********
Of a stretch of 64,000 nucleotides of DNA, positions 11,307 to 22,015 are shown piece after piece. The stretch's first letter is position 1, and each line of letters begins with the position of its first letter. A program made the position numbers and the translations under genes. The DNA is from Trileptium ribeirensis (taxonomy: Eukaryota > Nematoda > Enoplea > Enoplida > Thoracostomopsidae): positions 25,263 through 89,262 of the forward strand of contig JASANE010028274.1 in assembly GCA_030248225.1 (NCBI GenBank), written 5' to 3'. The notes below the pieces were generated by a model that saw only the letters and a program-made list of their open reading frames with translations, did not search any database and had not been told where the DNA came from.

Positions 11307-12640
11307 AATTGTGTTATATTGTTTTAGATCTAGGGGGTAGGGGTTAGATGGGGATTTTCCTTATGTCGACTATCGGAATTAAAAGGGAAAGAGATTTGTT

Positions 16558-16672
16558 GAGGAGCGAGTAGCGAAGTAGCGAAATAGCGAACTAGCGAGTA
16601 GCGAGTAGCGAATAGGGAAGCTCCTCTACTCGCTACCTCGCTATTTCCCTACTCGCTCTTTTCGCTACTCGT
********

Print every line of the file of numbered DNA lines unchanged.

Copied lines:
Of a stretch of 64,000 nucleotides of DNA, positions 11,307 to 22,015 are shown piece after piece. The stretch's first letter is position 1, and each line of letters begins with the position of its first letter. A program made the position numbers and the translations under genes. The DNA is from Trileptium ribeirensis (taxonomy: Eukaryota > Nematoda > Enoplea > Enoplida > Thoracostomopsidae): positions 25,263 through 89,262 of the forward strand of contig JASANE010028274.1 in assembly GCA_030248225.1 (NCBI GenBank), written 5' to 3'. The notes below the pieces were generated by a model that saw only the letters and a program-made list of their open reading frames with translations, did not search any database and had not been told where the DNA came from.

Positions 11307-12640
11307 AATTGTGTTATATTGTTTTAGATCTAGGGGGTAGGGGTTAGATGGGGATTTTCCTTATGTCGACTATCGGAATTAAAAGGGAAAGAGATTTGTT

Positions 16558-16672
16558 GAGGAGCGAGTAGCGAAGTAGCGAAATAGCGAACTAGCGAGTA
16601 GCGAGTAGCGAATAGGGAAGCTCCTCTACTCGCTACCTCGCTATTTCCCTACTCGCTCTTTTCGCTACTCGT